Post Lockdown Anxiety
When our article ‘Surviving Lockdown’ was published in December 2020, we did not anticipate that we would still be in lockdown well into 2021.
As we are looking forward to the day when all restrictions will be lifted, and we rejoice at the thought of some kind of normality returning to our lives, surveys are emerging revealing the impact lockdown is having on our mental health.
Post lockdown anxiety is a real issue and people have been affected in different ways, with women particularly suffering as shown in this article from People Management magazine.
In the article Julianne Miles MBE, CEO of Women Returners, said that women who had taken career breaks due to the pandemic would “swell the ranks of talented returners who face major hurdles when they want to resume their careers”.
Workplace therapy should be considered by employers to support this talented pool in their return back to work.
As well as facing a lack of confidence after so many months away from the workplace, doing the simple things we used to take for granted, such as getting dressed for work or an event, travelling on public transport, or meeting friends at the pub, can become daunting after a long period of isolation.
The post lockdown survey conducted by Anxiety UK reveals that people are affected in different ways. It is not surprising that after these unprecedented circumstances, many people are dealing with mixed emotions and suffering from post lockdown anxiety, on the one hand wanting to get back to life as they knew it as quickly as possible, on the other hand being hit by bouts of fear and anxiety as they feel the pressure to socialise again and go back to work.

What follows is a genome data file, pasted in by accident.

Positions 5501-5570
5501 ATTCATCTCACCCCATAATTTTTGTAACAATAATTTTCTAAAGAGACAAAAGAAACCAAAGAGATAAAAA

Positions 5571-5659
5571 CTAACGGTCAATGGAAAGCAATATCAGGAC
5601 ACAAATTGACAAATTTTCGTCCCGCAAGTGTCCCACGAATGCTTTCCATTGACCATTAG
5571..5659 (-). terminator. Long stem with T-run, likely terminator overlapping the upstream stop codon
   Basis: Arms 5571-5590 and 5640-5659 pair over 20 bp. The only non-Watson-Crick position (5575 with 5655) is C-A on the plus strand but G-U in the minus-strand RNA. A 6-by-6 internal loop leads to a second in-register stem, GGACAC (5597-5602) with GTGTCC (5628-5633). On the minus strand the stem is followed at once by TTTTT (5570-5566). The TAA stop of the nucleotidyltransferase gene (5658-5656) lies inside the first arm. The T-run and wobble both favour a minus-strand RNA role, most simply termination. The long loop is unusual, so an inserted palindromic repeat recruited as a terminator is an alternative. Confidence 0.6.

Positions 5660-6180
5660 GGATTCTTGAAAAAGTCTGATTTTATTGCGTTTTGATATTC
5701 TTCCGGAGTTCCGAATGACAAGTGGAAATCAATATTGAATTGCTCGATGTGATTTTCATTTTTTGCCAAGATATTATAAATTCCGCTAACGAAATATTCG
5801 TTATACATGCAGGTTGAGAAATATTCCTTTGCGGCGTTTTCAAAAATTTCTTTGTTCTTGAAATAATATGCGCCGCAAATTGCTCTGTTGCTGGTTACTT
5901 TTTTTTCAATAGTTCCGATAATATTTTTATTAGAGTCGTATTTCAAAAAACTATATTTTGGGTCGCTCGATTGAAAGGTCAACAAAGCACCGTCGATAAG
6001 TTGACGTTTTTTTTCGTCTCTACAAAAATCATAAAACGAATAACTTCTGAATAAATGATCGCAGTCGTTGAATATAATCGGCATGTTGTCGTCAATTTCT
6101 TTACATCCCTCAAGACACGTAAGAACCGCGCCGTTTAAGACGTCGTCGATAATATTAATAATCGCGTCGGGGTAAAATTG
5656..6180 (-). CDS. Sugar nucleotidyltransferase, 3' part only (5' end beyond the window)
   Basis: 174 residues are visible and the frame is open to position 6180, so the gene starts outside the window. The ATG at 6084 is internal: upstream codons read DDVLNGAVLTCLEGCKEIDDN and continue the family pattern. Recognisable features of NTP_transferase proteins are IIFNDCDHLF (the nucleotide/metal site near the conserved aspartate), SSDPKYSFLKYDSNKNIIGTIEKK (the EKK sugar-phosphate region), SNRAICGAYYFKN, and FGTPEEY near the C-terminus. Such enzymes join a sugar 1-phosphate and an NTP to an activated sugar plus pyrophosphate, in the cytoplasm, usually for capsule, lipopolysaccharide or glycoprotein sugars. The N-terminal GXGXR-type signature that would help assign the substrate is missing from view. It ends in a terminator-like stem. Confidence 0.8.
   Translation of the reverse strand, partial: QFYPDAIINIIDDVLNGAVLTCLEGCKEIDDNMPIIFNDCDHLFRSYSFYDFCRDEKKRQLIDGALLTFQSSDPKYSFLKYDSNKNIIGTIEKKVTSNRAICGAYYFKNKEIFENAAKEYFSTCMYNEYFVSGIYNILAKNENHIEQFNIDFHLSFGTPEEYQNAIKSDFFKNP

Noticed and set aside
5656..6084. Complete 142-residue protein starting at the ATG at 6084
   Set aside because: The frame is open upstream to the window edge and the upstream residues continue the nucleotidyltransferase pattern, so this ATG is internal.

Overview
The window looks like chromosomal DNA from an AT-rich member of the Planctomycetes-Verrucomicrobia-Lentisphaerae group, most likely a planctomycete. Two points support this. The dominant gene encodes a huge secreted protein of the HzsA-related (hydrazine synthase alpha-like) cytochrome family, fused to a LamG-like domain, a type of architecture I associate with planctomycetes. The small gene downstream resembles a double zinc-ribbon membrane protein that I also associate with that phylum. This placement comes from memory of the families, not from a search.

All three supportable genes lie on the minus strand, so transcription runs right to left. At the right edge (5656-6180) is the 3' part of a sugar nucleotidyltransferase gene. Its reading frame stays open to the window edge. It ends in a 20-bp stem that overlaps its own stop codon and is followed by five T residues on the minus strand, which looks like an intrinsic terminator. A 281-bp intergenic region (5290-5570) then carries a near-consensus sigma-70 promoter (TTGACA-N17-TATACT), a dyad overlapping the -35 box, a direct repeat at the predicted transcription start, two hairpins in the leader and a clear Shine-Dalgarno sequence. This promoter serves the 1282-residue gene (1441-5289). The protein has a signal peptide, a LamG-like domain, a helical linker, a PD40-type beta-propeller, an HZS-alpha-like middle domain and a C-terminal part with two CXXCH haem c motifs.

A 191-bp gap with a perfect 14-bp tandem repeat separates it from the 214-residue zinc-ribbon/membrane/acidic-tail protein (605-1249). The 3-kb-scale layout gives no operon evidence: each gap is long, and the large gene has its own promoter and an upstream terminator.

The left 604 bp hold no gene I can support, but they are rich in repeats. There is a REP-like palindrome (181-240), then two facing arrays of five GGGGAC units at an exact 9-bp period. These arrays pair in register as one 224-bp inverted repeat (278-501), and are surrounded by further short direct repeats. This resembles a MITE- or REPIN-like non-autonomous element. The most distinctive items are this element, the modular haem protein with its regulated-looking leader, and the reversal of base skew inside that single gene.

It is more important than ever that people look after their mental health in the same way that they look after their physical fitness. Here are some suggestions to take care of your mental wellbeing and relieve stress and anxiety:
- Take your time and do not feel rushed into situations that are not comfortable for you and likely to increase your stress level – employers have a duty of care and should discuss any reservations their teams may have about the safety of the post-pandemic workplace
- Make sure to connect with those you love and care about, especially if you have been unable to be close to them during lockdown
- Connect with nature – it was the theme of the recent Mental Health Awareness Week as nature is such a powerful healer and energiser
- Take some exercise each day – even a gentle walk will be beneficial
- Stay positive – watch, listen to, or do something which makes you laugh
- Talk and share what’s troubling you with someone you trust
- You may want to try something new such as meditation which has many benefits, helping with anxiety and reducing stress.
If these do not work and you feel overwhelmed and unable to cope, you may wish to consider therapy.
Individual therapy is where the sessions are attended by you in a one-to-one with your therapist. They usually take place face-to-face, but can also happen via telephone, or Zoom call. Sessions occur on a weekly basis and last for 50 minutes.
It’s important to select a therapist that suits your style and personality and who is registered with a reputable professional body such as UKCP (UK Council for Psychotherapy) or BACP (British Association for Counselling and Psychotherapy) – our therapists belong to both.
A therapist will not give you advice or solve your problems for you, but will listen to the issues you are bringing, with the aim to help you gain insights and overcome any barriers to overcoming post lockdown anxiety and leading a positive life.
We are here to help. Do not hesitate to get in touch. Click here to book an appointment, or, call us on 020 3488 5396.